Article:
Holden Auctions

November 30th 2020

Since the announcement from GM that Holden will be closing in Australia, prices have gone through the roof, turning what were once considered unpopular vehicles into sought after collectors items.

Rare Holden car collector auction

Holden values skyrocket

Once the most popular car in Australia, then a dying brand, and now an Australia icon again. A friend of mine purchased a Holden about 12 months before GM’s decision. Not thinking too much of it, and being a fan of Holden and especially HSV, he purchased one as his daily driver. One year and one automotive company down the track, people are literally knocking on his door asking if he would sell it for 2 to 3 times what he paid the previous year. He asked me, if people are pulling me up in the street and coming to my house now, what will it be worth if I hold onto it until they become more rare?

Grabbing a piece of Australian history

The more supply of something, the less the value. Foreign to most of the world, Holden is true blue Aussie, racing v8 supercars and, like they say, nothing sounds like a v8, even better with some muffler work done. Each year existing Holden vehicles will slowly disappear, some to wrecking yards after road accidents, others from rust and mechanical failure due to the owner’s lack of patience or time to do maintenance, and many other reasons that will take the once pride and joy make off the road. The term “barn find” is always appealing to bargain hunters and collectors, turning what we currently consider modern or late-model, into dusty, garaged-for-years golden nuggets.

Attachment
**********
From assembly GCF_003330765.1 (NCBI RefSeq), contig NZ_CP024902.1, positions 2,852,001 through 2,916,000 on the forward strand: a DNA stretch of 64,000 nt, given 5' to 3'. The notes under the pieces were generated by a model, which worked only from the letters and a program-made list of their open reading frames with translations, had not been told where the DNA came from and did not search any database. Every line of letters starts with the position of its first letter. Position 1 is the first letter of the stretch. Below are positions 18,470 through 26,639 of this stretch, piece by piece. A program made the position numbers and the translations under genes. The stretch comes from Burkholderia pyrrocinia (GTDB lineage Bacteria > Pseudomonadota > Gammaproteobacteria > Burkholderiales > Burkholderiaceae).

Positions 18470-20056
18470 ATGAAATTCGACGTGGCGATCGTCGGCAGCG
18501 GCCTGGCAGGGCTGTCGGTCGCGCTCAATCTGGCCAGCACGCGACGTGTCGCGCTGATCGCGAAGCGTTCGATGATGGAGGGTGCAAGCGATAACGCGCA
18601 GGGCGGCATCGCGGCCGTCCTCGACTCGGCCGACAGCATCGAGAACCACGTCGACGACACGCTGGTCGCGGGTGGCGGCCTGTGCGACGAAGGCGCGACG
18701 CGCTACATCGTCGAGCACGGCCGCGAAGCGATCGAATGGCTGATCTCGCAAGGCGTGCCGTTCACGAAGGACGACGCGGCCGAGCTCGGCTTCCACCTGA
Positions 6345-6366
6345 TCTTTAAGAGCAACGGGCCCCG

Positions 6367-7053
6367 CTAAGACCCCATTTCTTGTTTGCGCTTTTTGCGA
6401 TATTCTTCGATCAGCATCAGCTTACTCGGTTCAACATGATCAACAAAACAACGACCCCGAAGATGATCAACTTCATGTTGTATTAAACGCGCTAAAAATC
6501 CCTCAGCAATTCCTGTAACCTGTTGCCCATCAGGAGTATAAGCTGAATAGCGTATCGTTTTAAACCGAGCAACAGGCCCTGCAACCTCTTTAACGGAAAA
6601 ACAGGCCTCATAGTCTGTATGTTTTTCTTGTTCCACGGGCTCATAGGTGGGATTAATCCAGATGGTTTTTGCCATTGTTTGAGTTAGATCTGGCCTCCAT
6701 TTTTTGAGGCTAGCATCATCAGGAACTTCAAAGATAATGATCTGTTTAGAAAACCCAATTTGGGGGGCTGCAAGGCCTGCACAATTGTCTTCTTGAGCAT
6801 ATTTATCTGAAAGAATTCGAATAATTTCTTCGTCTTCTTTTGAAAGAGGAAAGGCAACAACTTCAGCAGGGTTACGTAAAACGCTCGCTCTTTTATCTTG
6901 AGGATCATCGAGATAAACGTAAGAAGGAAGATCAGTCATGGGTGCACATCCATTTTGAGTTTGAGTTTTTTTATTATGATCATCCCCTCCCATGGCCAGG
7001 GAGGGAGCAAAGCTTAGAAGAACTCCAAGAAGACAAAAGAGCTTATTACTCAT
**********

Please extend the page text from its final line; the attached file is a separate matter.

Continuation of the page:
Holden auction

Collector Holden and HSV vehicles

Most people think buying a Holden right now would be a nest egg for their future, but not all Holdens are equally valuable, so take into account model history, engine, colour, kms, previous ownership and other factors. An example of a bad investment would be a high-km Holden Barina built in Korea (actually an offshore vehicle rebadged as a Holden). Although the last Holden Commodores were foreign-built, rebadged vehicles, the last ever Aussie Holden Commodore built was at 10.45am on Friday the 20th of October 2017. As of October 2020, there are only 300 new Holdens for sale at dealerships across the country.

From time to time, you’ll find Holden-specific car auctions across Australia, but for the most part you’ll find them mixed in amongst normal auctions or classic car auctions.

For more information, visit important information about buying at car auctions

To find for your local auto auction, search the Australian auction timetable

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